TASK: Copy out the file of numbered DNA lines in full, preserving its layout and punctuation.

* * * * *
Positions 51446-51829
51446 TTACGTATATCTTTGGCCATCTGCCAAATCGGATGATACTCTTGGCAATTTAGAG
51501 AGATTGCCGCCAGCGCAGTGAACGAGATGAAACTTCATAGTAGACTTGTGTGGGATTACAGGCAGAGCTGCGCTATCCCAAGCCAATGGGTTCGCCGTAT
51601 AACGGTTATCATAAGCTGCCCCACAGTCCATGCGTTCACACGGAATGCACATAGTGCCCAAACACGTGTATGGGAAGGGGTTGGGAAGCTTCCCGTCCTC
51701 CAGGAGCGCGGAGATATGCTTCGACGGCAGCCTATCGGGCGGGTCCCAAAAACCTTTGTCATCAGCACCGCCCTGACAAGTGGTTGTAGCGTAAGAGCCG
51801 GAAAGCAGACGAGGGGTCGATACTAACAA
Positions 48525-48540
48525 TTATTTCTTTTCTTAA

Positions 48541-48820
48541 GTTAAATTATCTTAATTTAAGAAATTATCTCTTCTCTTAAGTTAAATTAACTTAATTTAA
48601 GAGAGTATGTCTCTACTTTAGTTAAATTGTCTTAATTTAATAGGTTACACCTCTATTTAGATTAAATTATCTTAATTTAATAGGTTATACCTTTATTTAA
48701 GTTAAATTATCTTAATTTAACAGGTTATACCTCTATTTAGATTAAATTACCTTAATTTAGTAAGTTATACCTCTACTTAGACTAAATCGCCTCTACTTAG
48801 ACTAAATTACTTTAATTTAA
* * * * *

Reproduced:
Positions 51446-51829
51446 TTACGTATATCTTTGGCCATCTGCCAAATCGGATGATACTCTTGGCAATTTAGAG
51501 AGATTGCCGCCAGCGCAGTGAACGAGATGAAACTTCATAGTAGACTTGTGTGGGATTACAGGCAGAGCTGCGCTATCCCAAGCCAATGGGTTCGCCGTAT
51601 AACGGTTATCATAAGCTGCCCCACAGTCCATGCGTTCACACGGAATGCACATAGTGCCCAAACACGTGTATGGGAAGGGGTTGGGAAGCTTCCCGTCCTC
51701 CAGGAGCGCGGAGATATGCTTCGACGGCAGCCTATCGGGCGGGTCCCAAAAACCTTTGTCATCAGCACCGCCCTGACAAGTGGTTGTAGCGTAAGAGCCG
51801 GAAAGCAGACGAGGGGTCGATACTAACAA
Positions 48525-48540
48525 TTATTTCTTTTCTTAA

Positions 48541-48820
48541 GTTAAATTATCTTAATTTAAGAAATTATCTCTTCTCTTAAGTTAAATTAACTTAATTTAA
48601 GAGAGTATGTCTCTACTTTAGTTAAATTGTCTTAATTTAATAGGTTACACCTCTATTTAGATTAAATTATCTTAATTTAATAGGTTATACCTTTATTTAA
48701 GTTAAATTATCTTAATTTAACAGGTTATACCTCTATTTAGATTAAATTACCTTAATTTAGTAAGTTATACCTCTACTTAGACTAAATCGCCTCTACTTAG
48801 ACTAAATTACTTTAATTTAA